(PHC). These three programmes are the focus of this research. The study, which relied on primary data generated from an administered questionnaire, was designed to assess the impact of these programmes on the level of poverty in Benue, Nasarawa and Plateau States. Two local government areas in each of the three states were randomly selected for the study. Literature review focused on concepts and measures of poverty, as well as some relevant theories of poverty that seek to expose the causes and effects of poverty in developing countries. In assessing the impact of these programmes in the study area, the research adopted a descriptive approach supported by the Foster, Geer and Thorbecke (FGT) poverty index as well as the Z test distribution at 5% level of significance. Our findings reveal that the programmes have not been able to significantly reduce the level of poverty in the study area. The failure of the programmes to significantly reduce poverty is attributed to among others, the narrow coverage of the programmes and the fact that many of the beneficiaries did not put the skills acquired into use as was expected in respect of National


Directorate of Employment; the loans acquired from People’s Bank were diverted. Primary Health Care facilities were inadequate and failed to meet the minimum expectation of those who patronized them. One of the most significant reasons for the ineffectiveness of these programmes is the non involvement of the stakeholders, particularly the poor who were the target beneficiaries. Thus an important conclusion of the study is that the non involvement of the poor in the programme design and execution is a critical factor in the failure of the programmes. It is therefore the recommendation of this study that the involvement of the poor themselves in the conception, planning and implementation of programmes meant for them as well as the institution of good governance in the administration of pro-poor programmes are crucial in the efforts towards reducing poverty in Nigeria. The involvement of beneficiaries in the programmes ensures ownership and commitment that help to promote sustainability of such programmes thereby making the programmes more effective towards attaining the set goals.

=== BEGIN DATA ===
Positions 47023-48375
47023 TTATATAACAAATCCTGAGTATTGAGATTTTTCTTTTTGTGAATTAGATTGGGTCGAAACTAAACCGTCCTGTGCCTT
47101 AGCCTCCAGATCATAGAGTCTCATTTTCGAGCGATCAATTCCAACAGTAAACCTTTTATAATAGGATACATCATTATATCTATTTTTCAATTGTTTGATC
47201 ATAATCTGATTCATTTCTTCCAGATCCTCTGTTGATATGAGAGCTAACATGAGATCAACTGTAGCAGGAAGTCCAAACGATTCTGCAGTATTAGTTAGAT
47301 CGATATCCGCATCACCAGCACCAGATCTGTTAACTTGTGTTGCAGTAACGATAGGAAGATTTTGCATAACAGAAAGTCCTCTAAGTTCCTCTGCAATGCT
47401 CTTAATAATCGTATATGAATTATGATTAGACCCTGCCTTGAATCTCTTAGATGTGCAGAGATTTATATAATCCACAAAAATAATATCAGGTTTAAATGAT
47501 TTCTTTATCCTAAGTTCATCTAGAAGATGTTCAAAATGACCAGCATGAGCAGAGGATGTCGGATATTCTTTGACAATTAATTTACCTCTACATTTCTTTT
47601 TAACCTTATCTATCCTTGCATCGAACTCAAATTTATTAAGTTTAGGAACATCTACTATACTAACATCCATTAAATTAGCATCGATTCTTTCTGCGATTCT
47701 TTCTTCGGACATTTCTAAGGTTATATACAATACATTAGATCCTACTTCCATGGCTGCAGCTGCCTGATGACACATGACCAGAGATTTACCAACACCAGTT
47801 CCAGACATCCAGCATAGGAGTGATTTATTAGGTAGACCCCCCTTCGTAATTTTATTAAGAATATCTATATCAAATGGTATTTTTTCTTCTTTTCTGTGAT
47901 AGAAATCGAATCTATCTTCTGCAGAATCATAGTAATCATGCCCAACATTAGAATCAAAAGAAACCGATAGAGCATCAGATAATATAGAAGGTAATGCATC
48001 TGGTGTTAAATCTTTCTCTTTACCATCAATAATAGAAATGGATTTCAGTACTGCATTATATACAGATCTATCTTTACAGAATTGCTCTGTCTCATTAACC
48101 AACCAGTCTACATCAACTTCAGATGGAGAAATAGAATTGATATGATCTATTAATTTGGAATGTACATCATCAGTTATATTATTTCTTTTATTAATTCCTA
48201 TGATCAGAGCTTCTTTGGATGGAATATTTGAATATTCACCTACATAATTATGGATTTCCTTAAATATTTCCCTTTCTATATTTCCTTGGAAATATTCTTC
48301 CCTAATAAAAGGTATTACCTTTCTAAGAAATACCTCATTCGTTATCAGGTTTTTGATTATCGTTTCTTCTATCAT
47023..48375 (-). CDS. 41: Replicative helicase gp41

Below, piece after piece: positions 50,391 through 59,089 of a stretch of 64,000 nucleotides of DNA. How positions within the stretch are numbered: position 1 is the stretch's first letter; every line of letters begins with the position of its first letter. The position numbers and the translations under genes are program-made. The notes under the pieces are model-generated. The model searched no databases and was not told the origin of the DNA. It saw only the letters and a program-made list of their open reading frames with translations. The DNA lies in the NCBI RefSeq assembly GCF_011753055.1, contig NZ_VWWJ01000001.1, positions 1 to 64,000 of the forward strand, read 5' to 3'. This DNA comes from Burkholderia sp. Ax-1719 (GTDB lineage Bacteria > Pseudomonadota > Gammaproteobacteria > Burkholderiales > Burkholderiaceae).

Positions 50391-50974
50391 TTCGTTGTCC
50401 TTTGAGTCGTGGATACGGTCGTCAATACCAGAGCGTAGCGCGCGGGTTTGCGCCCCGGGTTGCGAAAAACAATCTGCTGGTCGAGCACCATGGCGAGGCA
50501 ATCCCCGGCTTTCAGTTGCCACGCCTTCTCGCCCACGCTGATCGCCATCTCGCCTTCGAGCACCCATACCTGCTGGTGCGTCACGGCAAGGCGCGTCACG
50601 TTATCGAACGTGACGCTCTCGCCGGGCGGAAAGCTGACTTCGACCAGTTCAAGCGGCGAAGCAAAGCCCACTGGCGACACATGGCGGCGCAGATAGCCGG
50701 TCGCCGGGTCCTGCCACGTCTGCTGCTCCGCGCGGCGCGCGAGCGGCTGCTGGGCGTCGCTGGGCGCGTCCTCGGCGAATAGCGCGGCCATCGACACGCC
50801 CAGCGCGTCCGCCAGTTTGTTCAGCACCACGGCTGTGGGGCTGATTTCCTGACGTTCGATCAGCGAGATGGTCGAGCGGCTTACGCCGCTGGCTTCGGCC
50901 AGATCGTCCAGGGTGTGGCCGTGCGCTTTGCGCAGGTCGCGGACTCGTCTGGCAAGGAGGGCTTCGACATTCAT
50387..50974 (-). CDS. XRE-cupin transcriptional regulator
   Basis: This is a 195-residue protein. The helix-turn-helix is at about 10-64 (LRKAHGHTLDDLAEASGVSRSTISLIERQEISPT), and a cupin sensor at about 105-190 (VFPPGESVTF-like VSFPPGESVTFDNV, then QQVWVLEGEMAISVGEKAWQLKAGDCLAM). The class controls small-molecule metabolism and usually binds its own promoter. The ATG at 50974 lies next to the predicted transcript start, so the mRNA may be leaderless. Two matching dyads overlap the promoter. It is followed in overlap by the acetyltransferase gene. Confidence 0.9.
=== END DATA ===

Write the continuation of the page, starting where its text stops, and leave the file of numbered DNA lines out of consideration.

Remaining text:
CHAPTER ONE


INTRODUCTION


1.1          BACKGROUND TO THE STUDY


Prior to the commercial mining of fossil oil in Nigeria, the economy depended mainly on agricultural products for its domestic food supply and foreign exchange earnings. This situation however, changed as the advent of oil boom led to the neglect of the agricultural sector. In addition, the nation’s economic policies during the oil boom period paid little or no attention to the non-oil export sector. The result of this neglect was that Nigeria turned from being a major agricultural exporter and largely self-sufficient in food in the 1960s to a net food importer in the 1970s (Atoloye, 1997). The World Bank Report on Poverty and Welfare in Nigeria (World Bank, n.d.) which described the undesirable effects of developing one sector on the activities in other sector(s) of the economy provided a good illustration of the crisis in Nigeria.

The report revealed that though Nigeria has abundant land, oil and natural resources, many of her citizens are still very poor (World
Bank, n.d.). The Bank observed that the country’s earnings of about

U.S. $200 billion between 1970 and 1990 from oil had impacted little.....